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The Early Bird: Amid Twitter Frenzy, Remembering Boston Chicken

Michael Santoli
Michael Santoli
Pedestrians walk past a Boston Market restaurant in West Hollywood, Calif., Friday, May 29, 1998.

Almost exactly 20 years before Twitter Inc.’s (TWTR) initial public offering wowed Wall Street, screaming to an 80% opening gain and a $30 billion market value, the original hot “bird IPO” defined the phenomenon of the day-one pop.

In late 1993, Boston Chicken fed hungry investors in a burgeoning bull market in consumer stocks with new shares priced at $20, only to watch them rocket an almost-unheard-of 140% by day’s end, closing at $48.50.

The stock would eventually climb more than an additional 60% in the next few years, before the company succumbed to over-expansion and questionable accounting methods, ultimately falling into bankruptcy protection in 1998. Now known as Boston Market, it was acquired by McDonald’s Corp. (MCD) out of bankruptcy and is now owned by private-equity firm Sun Capital.

This isn’t remotely to suggest a similar fate awaits Twitter, a truly unique, fast-growing and flexible social-communications and advertising platform. But by epitomizing the spectacle of the breathlessly anticipated IPO that touches off a game of speculative hot potato, it’s worth recalling the Boston Chicken experience.

(It was followed less than two years later, importantly, by the debut of Netscape Communications, the then-16-month-old browser company that launched the Internet IPO frenzy of the ‘90s by surging from $28 to as high as $75 on day one. By that point, the first-day pop was an assumed element of most every IPO, rather than a fluke.)

Taking flight

Boston Chicken was considered a true innovation in the restaurant business at the time, the most prominent pioneer of “fast casual” food – healthier than fast food and closer to home-cooked meals. It was opening franchises at a breakneck pace, becoming a buzzy phenomenon in every town it arrived in.

The first-day frenzy was not fully anticipated by anyone, from the company (whose insiders were happily the ones selling at the $20 IPO price) to the investment bankers at underwriter Merrill Lynch.

Yet there were inklings that an unusual level of demand for the stock was welling up among the public ahead of the deal. This was at the very front edge of the retail-investing boom of the ‘90s, when discount brokers were becoming more popular and the psychological wounds of the 1987 market crash were finally healing. Interest rates were low, and a slow recovery was taking hold in the U.S. economy following the housing/savings-and-loan bust a few years earlier.

And, as Hersh Shefrin describes in his 2007 book “Beyond Greed and Fear: Understanding Behavioral Finance and the Psychology of Investing,” investors had been primed to covet new IPOs that year. Merrill recently had brought public two other trendy consumer-tuned companies, the kids-play-center chain Discovery Zone and popular golf-club maker Callaway Golf Co. (ELY). Each stock was up more than 60% upon its debut.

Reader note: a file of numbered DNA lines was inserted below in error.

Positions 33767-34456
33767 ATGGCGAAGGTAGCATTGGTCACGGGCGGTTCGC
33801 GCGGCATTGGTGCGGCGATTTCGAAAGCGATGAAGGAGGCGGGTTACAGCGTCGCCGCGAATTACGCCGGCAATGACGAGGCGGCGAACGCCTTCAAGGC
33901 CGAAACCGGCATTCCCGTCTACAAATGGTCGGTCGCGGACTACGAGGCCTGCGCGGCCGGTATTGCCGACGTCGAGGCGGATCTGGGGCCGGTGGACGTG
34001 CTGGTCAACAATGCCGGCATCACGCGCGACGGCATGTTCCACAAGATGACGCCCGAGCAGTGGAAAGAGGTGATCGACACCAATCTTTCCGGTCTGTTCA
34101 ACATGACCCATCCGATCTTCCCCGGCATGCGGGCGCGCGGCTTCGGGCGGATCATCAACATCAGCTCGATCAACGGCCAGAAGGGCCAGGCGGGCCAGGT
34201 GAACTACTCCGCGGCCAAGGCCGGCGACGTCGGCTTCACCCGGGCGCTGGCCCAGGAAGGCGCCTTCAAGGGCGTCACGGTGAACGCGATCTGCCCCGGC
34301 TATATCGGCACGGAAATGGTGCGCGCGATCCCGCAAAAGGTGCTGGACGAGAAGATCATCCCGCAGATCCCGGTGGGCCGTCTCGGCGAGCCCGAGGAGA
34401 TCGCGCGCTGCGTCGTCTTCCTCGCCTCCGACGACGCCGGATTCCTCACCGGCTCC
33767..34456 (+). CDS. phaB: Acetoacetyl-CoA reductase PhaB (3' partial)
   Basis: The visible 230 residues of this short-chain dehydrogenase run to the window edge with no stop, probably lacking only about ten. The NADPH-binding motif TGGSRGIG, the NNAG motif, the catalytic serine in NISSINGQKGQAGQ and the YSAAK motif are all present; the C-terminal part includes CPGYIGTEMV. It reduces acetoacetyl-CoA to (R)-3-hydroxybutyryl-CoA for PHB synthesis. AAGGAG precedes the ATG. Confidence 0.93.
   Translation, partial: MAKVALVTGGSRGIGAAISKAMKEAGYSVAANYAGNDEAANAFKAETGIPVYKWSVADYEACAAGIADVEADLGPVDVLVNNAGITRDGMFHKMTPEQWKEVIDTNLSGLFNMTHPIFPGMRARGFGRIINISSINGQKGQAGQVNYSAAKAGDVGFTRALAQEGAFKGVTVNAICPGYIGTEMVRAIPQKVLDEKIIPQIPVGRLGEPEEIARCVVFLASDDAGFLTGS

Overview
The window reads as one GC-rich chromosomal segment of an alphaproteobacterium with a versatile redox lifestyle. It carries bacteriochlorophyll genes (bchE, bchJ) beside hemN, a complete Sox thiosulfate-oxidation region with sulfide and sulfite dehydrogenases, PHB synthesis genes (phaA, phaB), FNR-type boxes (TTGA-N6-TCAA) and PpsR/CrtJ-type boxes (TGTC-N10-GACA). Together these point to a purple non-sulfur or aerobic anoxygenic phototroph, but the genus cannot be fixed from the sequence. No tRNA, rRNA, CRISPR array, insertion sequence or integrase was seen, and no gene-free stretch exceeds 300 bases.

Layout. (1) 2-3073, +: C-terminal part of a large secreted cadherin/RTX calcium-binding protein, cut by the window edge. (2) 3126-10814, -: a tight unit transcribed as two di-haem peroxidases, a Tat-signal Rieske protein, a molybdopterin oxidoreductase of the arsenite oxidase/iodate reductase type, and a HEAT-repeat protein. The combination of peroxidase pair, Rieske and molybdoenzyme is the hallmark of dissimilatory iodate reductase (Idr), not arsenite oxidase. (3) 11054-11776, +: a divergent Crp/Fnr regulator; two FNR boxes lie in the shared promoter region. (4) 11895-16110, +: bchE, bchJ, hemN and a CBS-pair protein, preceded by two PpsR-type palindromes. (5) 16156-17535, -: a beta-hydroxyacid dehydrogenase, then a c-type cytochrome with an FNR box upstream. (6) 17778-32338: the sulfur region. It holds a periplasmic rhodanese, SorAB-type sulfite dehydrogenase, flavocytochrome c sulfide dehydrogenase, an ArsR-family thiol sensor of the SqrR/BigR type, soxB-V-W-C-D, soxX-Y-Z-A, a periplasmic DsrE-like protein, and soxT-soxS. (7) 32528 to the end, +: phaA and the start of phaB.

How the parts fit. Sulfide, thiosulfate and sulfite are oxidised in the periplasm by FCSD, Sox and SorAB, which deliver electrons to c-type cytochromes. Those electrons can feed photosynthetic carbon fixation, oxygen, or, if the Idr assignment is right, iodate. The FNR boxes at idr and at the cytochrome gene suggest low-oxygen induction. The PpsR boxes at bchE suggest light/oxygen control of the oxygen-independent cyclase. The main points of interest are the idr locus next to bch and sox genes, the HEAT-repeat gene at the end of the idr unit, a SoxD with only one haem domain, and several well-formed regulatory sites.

Shefrin notes that Robert Natale, then an emerging-growth stock analyst at Standard & Poor’s, predicted in a pre-IPO report on Boston Chicken that it would be hot “because of small investors who had profited – or wished they had – in Discovery Zone.” For Shefrin, this illustrates the tendency of humans to regret painfully missing out on a win or profit, which often animates future economic decisions.

Once and future greed

Having watched with envy the stupendous gains in the likes of LinkedIn Corp. (LNKD) and Yelp Inc. (YELP) since their IPOs, are investors over-determined to get a piece of the buzziest social-media company of them all in Twitter?

Natale back in 1993 offered two other relevant factors helping to drive the stock higher. It was selling a relatively narrow slice of the company publicly, restricting the float; institutions got all the stock upfront, and were in position to flip it to the eager small bidders at rich prices. And the Boston Chicken chairman had come from Blockbuster Entertainment, a hugely successful video-rental chain of the time (which just announced it is closing its remaining 300 stores).

This echoes Twitter a bit, with the thin stock float and widespread adoration of the founders’ genius.

Again, none of this means Twitter shares are sucker bait at all. Sure, its $30 billion valuation gives the company an enormous amount of unearned credit for years of enormous growth and skillful expansion to come, but only marginally more so than existing expensive social-media stocks are enjoying.

But the psychology surrounding the hot-IPO process –- with its interplay of a rapidly growing company in an exciting new business, the exclusivity of the share-sale process and the greed for the next easy-money vehicle -– is something that transcends the decades.